• A wide selection of Eva Zeisel’s designs, which have come from her archives and personal collection. This includes some of her most rare designs, such as the Bellybutton room divider, a prototype that never went into production, which demonstrates Zeisel’s interest in organic form, as well as her playful sense of humor.
• Vivianna Torun Bülow-Hübe’s Vivianna Bangle Watch for Georg Jensen, which has no clasp, no numbers and a mirrored face. Torun, as she was known, said of this design, “The watch is open ended to symbolize that time should not bind us, and the dial like a mirror reminds us that life is now.”
• Margaret Tafoya’s signature “bear paw vessels,” which marry traditional Pueblo ceramic techniques with contemporary form. Tafoya, one of a small group of Native American ceramists responsible for reviving Pueblo pottery traditions in the midcentury, was the matriarch of a family of influential potters. She inspired generations of ceramics artists with the purity of her lines and the beauty of her burnished black surfaces.
• A portion of Hella Jongerius’ redesign of the United Nations Delegates’ Lounge, including a replica of the curtain of ceramic beads that covers the two-story window at the west end. Because of security restrictions at the United Nations, the curtain that is installed in the lounge is not as originally conceived. The exhibited curtain, re-created especially for Pathmakers and hand-knotted in her studio, is the design as Jongerius intended it.
• Polly Apfelbaum’s large site-specific installation of her textiles inspired by the 1950s publication A Handweaver’s Pattern Book, along with her handmade ceramic beads. Each of the 30 textiles is vibrantly colored with a different pattern, using a rainbow of markers and a simple stencil.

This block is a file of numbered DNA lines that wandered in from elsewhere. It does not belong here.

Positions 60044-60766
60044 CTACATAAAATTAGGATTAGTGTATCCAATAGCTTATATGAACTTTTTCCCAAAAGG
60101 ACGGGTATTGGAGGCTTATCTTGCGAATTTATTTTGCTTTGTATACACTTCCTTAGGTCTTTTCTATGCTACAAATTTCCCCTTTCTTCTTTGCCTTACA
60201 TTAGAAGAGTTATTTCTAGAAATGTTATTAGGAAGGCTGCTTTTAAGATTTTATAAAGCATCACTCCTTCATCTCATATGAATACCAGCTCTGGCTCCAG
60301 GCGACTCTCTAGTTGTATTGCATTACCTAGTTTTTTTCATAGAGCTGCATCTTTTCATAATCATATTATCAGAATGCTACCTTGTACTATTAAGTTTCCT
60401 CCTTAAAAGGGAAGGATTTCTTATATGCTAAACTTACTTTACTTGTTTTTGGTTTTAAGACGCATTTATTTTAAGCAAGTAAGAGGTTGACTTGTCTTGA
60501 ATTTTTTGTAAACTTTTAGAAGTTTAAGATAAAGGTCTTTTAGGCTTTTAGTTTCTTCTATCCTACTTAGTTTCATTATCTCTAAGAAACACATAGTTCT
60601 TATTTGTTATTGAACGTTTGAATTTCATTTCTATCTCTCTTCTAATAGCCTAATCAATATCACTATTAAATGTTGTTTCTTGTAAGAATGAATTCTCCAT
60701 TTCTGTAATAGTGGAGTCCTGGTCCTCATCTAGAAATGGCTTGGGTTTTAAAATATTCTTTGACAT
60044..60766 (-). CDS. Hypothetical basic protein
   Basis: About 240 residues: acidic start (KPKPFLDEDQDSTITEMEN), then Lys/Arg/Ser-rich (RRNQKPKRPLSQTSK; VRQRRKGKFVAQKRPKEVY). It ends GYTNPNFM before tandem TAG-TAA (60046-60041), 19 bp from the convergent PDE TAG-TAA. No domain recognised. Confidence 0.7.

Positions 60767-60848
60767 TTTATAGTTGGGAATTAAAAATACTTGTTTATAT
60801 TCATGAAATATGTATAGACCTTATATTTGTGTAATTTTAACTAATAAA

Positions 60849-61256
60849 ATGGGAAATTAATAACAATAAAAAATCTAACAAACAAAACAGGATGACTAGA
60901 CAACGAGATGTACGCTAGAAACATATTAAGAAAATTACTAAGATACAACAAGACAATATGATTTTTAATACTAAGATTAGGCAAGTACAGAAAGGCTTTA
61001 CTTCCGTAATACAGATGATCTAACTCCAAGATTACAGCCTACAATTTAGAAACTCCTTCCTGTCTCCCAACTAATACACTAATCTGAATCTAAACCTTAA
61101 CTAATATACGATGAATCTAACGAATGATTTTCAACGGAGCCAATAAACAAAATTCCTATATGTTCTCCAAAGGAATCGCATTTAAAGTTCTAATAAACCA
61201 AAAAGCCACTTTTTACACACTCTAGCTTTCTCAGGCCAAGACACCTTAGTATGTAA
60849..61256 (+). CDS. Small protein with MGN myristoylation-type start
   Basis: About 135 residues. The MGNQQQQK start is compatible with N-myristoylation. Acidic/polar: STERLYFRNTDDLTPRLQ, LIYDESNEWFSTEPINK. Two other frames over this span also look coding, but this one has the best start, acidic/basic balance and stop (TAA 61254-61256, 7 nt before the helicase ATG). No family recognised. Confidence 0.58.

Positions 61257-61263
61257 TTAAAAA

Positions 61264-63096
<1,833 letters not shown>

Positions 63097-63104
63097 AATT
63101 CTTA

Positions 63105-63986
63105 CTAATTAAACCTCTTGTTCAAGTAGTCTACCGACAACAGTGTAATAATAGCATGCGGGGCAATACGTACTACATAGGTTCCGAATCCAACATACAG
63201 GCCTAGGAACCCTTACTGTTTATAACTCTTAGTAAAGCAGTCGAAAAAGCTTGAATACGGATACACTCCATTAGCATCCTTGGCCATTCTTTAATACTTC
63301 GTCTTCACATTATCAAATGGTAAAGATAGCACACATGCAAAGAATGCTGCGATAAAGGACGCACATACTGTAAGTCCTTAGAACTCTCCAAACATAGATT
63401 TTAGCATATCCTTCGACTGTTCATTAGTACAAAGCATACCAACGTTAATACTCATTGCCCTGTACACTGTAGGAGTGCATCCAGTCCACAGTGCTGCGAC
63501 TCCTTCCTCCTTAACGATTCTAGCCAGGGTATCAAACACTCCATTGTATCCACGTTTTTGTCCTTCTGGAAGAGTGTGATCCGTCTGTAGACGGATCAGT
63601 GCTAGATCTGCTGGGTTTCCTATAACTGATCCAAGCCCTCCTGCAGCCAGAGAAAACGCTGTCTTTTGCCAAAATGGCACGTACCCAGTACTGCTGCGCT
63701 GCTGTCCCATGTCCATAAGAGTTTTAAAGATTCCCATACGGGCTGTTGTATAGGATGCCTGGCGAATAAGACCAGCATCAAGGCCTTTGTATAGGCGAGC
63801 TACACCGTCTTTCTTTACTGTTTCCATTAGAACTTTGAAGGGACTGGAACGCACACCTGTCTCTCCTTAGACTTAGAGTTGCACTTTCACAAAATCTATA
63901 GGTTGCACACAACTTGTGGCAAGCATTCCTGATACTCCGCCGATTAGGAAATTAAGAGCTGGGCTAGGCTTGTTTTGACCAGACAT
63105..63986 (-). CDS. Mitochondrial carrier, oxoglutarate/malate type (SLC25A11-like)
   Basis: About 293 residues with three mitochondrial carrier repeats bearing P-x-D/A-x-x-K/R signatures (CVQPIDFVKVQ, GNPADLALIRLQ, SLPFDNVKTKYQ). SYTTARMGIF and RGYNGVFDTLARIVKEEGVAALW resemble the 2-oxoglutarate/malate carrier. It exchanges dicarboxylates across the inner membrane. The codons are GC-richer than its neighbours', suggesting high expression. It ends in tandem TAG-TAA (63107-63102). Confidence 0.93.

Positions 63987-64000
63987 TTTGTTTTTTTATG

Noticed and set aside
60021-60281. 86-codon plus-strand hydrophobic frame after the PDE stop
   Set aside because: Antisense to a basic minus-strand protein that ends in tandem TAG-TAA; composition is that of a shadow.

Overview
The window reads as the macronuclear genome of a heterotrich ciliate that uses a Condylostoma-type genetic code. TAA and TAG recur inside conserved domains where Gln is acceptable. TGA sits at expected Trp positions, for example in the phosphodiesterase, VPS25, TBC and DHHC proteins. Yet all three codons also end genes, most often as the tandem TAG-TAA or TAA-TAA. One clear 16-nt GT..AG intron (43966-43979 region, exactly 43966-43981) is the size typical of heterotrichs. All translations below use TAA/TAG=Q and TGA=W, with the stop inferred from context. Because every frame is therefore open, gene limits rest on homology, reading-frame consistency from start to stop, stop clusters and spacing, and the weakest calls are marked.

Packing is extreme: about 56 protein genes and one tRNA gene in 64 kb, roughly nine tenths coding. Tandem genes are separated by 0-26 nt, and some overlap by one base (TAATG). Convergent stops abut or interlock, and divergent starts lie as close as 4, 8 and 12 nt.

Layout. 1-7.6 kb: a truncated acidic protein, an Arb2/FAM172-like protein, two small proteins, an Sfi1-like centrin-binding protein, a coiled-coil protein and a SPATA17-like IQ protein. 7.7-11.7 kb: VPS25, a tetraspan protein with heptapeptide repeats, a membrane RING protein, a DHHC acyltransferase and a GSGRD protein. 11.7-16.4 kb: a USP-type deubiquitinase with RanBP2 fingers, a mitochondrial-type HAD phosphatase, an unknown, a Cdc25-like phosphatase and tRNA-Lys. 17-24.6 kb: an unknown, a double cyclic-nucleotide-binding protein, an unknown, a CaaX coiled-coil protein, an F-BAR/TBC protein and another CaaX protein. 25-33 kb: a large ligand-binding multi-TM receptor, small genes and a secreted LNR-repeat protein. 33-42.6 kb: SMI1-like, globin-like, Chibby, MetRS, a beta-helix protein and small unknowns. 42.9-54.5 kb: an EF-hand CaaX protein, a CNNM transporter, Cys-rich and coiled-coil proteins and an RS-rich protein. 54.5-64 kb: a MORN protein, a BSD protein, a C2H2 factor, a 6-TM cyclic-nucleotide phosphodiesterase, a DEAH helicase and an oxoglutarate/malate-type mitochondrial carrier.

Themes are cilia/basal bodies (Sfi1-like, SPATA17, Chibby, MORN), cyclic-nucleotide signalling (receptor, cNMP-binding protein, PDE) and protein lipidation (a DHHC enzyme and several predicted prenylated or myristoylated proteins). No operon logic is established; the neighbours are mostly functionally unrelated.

• Gabriel A. Maher’s DE___SIGN, which investigates the ways in which design reinforces, and even helps shape, the concepts of “male” and “female.” Through a garment, as well as videos of a series of collaborations with dancers and other performers, Maher looks at stereotypically male and female posture and clothing.
Pathmakers is organized by guest curators Jennifer Scanlan and Ezra Shales, along with Barbara Paris Gifford, Curatorial Assistant and Project Manager. After its presentation at the Museum of Arts and Design, the exhibition will travel to the National Museum of Women in the Arts, Washington, DC, where it will be on display from Oct, 30, 2015, to Feb. 28, 2016. The exhibition will be accompanied by a special issue of the Journal of Modern Craft, guest edited by MAD’s Windgate Research Curator Elissa Auther. The issue, to be published in July 2015, will serve as an in-depth exploration of subjects raised in the exhibition.
ALL ABOUT THE MUSEUM OF ARTS AND DESIGN
The Museum of Arts and Design (MAD) champions contemporary makers across creative fields, presenting artists, designers, and artisans who apply the highest level of ingenuity and skill to their work. Since the Museum’s founding in 1956 by philanthropist and visionary Aileen Osborn Webb, MAD has celebrated all facets of making and the creative processes by which materials are transformed, from traditional techniques to cutting-edge technologies. Today, the Museum’s curatorial program builds upon a rich history of exhibitions that emphasize a cross-disciplinary approach to art and design, and reveals the workmanship behind the objects and environments that shape our everyday lives. MAD provides an international platform for practitioners who are influencing the direction of cultural production and driving 21st-century innovation, fostering a participatory setting for visitors to have direct encounters with skilled making and compelling works of art and design.
Museum of Arts and Design is located in the Jerome and Simona Chazen Building, 2 Columbus Circle, New York City.
For more info, visit madmuseum.org